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Friday
Jan292016

Where have all the growing leaders gone?

Within the first year of becoming a Christian, I was taught this:

  • Salvation is being saved from the penalty of sin

  • Sanctification is being saved from the power of sin

  • Glorification is being saved from the presence of sin

In the ensuing years I haven’t seen it put better; no matter how large or brainy the theological book was.

The three phases of salvation, sanctification and glorification encompass the whole of the Christian life.

For over fifty years now I’ve been thinking about and discussing the sanctification piece because most Bible-believing, Gospel-centered, Jesus- honoring churches agree on the salvation and glorification aspects.

It’s critical that leaders continue to develop in their walk with Jesus in the sanctification process. This is part of being a life-long learner. We need to be fresh streams, not stagnant pools, for those we lead.

Recently, I was in touch with a church where there was some concern about the preaching pastor. Several felt he was preaching gospel with no law (grace with no personal responsibility.) This springs from Martin Luther’s comment that the truly mature are those who can rightly divide gospel and law, or between indicatives (what is wonderfully true about me in Christ due to his substitutionary death and bodily resurrection) and imperatives (what I do in responsive obedience as a result of what is true of me in Christ).

Philippians 2:12,13 captures this well:

“Therefore, my beloved, as you have always obeyed, so now, not only as in my presence, but much more in my absence, work out your own salvation with fear and trembling, for it is God who works in you, both to will and to work for his good pleasure.” (Underlining is mine.)

Work out (sanctification)

God has worked in (salvation)

I love the insight of Dallas Willard:

“Grace is not opposed to effort but to earning.”

It is perfectly biblical to work (and work hard), as Paul suggests in Philippians 2:12, as you work out your salvation in dependence on His Holy Spirit. Peter reminds us in 2 Peter 1:5 to “Make every effort to supplement your faith with…”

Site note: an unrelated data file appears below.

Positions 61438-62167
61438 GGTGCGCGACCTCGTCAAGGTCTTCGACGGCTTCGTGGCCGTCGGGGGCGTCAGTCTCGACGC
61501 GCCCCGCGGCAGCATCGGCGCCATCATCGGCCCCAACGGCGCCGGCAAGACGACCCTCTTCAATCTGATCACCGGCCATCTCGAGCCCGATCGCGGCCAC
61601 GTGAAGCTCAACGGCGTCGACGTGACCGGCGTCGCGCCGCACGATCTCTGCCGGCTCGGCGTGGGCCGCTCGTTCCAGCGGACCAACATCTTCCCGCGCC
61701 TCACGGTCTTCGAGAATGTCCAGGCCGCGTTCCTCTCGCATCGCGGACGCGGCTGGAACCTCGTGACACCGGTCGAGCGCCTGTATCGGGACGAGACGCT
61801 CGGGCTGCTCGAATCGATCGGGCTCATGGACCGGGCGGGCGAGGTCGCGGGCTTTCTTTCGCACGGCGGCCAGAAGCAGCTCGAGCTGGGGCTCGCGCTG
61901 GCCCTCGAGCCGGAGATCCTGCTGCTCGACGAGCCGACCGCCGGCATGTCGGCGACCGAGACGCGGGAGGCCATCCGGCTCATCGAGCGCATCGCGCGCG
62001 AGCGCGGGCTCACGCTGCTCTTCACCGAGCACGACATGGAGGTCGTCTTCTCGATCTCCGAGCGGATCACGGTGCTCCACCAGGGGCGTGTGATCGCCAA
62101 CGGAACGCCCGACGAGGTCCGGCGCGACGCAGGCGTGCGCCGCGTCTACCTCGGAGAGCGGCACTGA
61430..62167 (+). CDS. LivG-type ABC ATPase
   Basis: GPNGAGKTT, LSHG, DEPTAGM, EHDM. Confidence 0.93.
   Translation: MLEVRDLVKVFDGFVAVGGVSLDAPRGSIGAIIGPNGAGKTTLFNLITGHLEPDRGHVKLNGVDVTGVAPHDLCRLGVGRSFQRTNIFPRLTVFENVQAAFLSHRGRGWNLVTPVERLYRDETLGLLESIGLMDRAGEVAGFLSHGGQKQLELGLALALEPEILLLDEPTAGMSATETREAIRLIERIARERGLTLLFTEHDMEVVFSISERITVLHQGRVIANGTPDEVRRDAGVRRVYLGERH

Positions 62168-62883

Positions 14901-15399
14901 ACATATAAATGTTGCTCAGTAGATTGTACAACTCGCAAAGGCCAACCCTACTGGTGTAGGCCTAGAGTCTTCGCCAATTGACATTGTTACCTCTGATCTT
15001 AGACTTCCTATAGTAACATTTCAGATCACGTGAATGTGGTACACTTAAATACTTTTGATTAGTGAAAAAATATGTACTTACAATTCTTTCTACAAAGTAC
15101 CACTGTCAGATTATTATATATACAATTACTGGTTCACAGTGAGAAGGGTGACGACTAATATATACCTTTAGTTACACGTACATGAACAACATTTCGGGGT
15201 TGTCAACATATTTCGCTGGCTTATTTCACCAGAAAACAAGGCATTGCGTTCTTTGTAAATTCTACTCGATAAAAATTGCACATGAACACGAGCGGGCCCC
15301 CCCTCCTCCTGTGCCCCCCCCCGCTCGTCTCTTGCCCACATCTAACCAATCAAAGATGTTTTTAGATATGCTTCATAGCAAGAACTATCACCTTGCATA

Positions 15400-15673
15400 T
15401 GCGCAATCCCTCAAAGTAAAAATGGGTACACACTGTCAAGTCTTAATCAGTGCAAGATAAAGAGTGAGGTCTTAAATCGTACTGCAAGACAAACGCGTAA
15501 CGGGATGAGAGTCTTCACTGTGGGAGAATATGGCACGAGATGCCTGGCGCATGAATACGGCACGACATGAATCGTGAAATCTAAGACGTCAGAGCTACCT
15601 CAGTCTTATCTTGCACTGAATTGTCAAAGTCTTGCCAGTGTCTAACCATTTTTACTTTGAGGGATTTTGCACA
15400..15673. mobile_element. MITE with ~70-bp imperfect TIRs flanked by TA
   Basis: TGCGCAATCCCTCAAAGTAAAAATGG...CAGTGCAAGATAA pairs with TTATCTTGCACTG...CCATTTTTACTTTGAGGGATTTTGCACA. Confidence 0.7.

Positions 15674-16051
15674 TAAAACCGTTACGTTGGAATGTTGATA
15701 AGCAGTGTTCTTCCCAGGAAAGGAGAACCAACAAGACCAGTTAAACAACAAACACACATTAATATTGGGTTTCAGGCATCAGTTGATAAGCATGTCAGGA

We don’t earn salvation based on our works, but works are an essential part of working out our salvation.

As it relates to sanctification, there are several possible scenarios:

1.  God initiates and we respond, in the power of the Holy Spirit

- God-honoring obedience

2.  God initiates and we choose not to respond

- Willful disobedience

3.  We initiate on our own

- Sinful independence

An inordinate focus on gospel (indicatives) in the sanctification process can lead to passive Christianity

An inordinate focus on works (imperatives) in the sanctification process can lead to performance Christianity

It is my increasing sense that sanctification which is built on gospel with no works is as dangerous as salvation which is built on works with no gospel

Gospel with no works will not lead anyone toward sanctification (spiritual transformation).

Sanctification built on all indicatives, all grace, all gospel with no works (Ephesians 2:10), no responsive obedience is what Bonhoeffer calls “Cheap Grace.”

So there you have my current thinking and concerns as I see churches around the country which are filled with Gospel-believing and works-depleted believers in Jesus who are not growing and experiencing power over sin!

What do you think?

Let’s get a good dialogue going on this. Don’t send your thoughts to me via email, but post below in the comment section for all to see and interact with.

 

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Reader Comments (1)

Wow, Dave. I don't think I have heard Salvation, Sanctification and Glorification put so simply and clearly. Thanks. It is vary true, I believe we as a bodily of believers world wide we have a tendency to look at Salvation as the end point, when in actuality it is just the beginning of so much. We think, great they got saved, my job is done. I have struggled in the last few years to encourage and point Bible believing church goers to not be just Sunday morning Christians. Don't get me wrong, they are not in a life of sin (like sex, drugs and rock and roll) the rest of the week. They just believe that all they need to give to the Lord is Sunday morning and the occasional outreach or mid week study. Besides true discipleship of living a life devoted to Christ and modelling that for others do you have any words of encouragement or practical advise?
I hope that is clear. Thanks for your posts, cheers
Jake
January 30, 2016 | Unregistered CommenterJake

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